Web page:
Ask any Bollywood filmmaker and he will tell you that tell there is no magic formula at the Bollywood box office. He will also tell you that when a film releases, one is not sure if it’ll get him the returns.
History is witness to some of the best films in Bollywood ending as miserable flops. The unpredictable audience behaviour ensured that a filmmaker was always on his toes. Perhaps that too would be a thing of the past as Bollywood producers seem to have decoded a magic box office formula. A formula that ensures that they recover a major part of their investment.
Most filmmakers don’t talk about it in the media as all the number-crunching happens behind closed doors. However, here is a simple break-up of the box office formula that Bollywood follows these days.
Remember, a lot of these rules were followed even 10 years back but now, it has become de rigueur for every big budget Bollywood film.
Step 1: Make your audience impatient
I am sure you have noticed that Bollywood movies are spending like never before on marketing and promotions. The promotions generally start at least six months before the film’s release and the pitch of the campaign rises as the release date draws closer.
The main reason to start the promotions so early is to create a certain impatience among the audience. If you are bombarded with images, news and video-clips of a film continuously for two months, you feel a natural urge to watch the film the moment it releases.
This sustained marketing campaign creates maximum audience on Day One of the film’s release.
They call it the opening of the film.
Remember that people who are going to see the film on the first day don’t have an idea about how the film has turned out to be. They are ones who tell others about it.
The aim is to ensure a film gets a full house on day one.
Step 2: Create more space for the audience
Now that the film has lured a lot of people to the theatre, the next step is to create space for everybody to watch it. If you release the film on a holiday then the chances of getting a 100 per cent opening is maximum.
With so many people coming to see the film on the very first day, you cannot send them away. So filmmakers and plexes screen new films on maximum number of screens.
If you do your math right, you can actually predict how much you are going to earn on Day One of a film’s release.
A typical commercial Bollywood film releases in at least 1500-1800 screens on the opening day. There will be four shows for each screen. Every screen will accommodate at least 350-400 people and each ticket costs Rs 400 (average).
If the marketing of a film is good, you can safely expect 80 per cent and above occupancy for your film.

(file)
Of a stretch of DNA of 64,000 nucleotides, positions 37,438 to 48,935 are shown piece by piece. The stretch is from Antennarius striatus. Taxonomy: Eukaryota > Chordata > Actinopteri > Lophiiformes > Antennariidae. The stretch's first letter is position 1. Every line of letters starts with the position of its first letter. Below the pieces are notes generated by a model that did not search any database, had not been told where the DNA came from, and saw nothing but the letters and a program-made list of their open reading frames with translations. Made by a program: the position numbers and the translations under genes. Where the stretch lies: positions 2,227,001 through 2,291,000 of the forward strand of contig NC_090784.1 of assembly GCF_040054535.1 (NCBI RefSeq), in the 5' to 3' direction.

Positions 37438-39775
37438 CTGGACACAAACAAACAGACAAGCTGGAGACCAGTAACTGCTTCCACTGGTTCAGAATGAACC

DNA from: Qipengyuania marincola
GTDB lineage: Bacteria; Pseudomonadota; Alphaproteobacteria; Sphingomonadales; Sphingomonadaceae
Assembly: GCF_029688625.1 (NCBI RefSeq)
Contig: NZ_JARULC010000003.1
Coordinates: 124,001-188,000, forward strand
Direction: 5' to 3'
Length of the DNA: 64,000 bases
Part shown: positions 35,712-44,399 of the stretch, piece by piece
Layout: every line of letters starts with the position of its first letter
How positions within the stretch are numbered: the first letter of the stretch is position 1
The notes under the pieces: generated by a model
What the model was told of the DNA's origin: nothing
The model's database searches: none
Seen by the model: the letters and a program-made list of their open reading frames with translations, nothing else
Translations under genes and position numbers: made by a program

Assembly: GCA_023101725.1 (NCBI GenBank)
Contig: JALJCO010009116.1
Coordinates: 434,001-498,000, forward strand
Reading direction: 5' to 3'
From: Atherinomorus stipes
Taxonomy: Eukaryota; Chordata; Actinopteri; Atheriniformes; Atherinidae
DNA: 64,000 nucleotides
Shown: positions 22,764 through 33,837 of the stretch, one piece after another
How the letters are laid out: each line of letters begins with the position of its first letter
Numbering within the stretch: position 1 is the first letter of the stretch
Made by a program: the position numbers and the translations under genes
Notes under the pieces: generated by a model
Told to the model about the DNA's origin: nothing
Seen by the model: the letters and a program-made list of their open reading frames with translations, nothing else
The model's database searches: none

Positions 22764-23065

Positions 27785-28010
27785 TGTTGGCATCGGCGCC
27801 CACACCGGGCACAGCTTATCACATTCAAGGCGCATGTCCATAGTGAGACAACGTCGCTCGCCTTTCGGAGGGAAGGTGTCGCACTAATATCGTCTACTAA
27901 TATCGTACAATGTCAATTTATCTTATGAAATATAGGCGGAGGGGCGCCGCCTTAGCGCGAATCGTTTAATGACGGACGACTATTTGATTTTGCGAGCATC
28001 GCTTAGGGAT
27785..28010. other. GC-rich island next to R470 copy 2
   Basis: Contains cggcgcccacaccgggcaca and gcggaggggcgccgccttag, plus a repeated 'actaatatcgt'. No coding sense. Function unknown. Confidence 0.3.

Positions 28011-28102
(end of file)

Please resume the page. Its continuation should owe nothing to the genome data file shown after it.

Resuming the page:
Simply put, the equation stands like this: Rs 400 for each of the 400 people watching the film on 2000 screens across the country spread across four shows.
That’s simple multiplication.
You can safely assume 90 per cent of that amount as the net return on the first day.
There you have it. A guaranteed box office opening day figure.
Step 3: Mop it up in three days
Even if it is a bad film, the filmmakers try to ensure a favourable word-of-mouth through publicity and paid social media exercises.
For the first three days, till Sunday evening, you have have as many people saying that the film is good if you choose to listen to them. The idea is to maintain the tempo of the opening and not lose footfalls till Sunday night.
That is the reason why a lot of film critics are bribed for favourable reviews – an exercise to generate a strong word-of-mouth publicity for the film.
If you do your marketing well and plan the word-of-mouth publicity campaign in advance, you won’t lose out on occupancy much. It will drop to a maximum of 70 per cent from 90 per cent.
If the film passes the three-day test, it will get back all your investments.
Step 4: Sell it to a TV channel and add that to the BO numbers
Furious negotiations go on with TV channels even before the film releases. The idea is to get as much money possible for the film before the audience gives its verdict.
These days channels have realised their folly and are actually forcing producers to lower the film’s price if it is a flop at the box office. However, examples are rampant where a channel has spent a bomb to acquire a film before its release. The film sadly went on to bomb in a big way at the box office.
Step 5: Fudge the figures
When nothing works and the film continues to nose-dive at the box office, then some filmmakers’ take the last resort to prove that his film is a hit. They release statements with escalated sales figures which projects that a lot of people are watching the film.
However, this last desperate measure has never worked because by the second week (post Monday), the actual figures start coming out which successfully predicts whether the film is a hit a or a flop.
These marketing devices have sprung up because these days Bollywood films are judged according to their box office collections or the producers who are backing it.
When it comes to commercial Bollywood cinema, there’s nothing called good cinema.
There are successful films. And there are films which fail at the box office despite all the marketing gimmicks.
Shortlink -> http://wp.me/p3x1zT-DI First picture taken from here Second picture taken from here Third image taken from here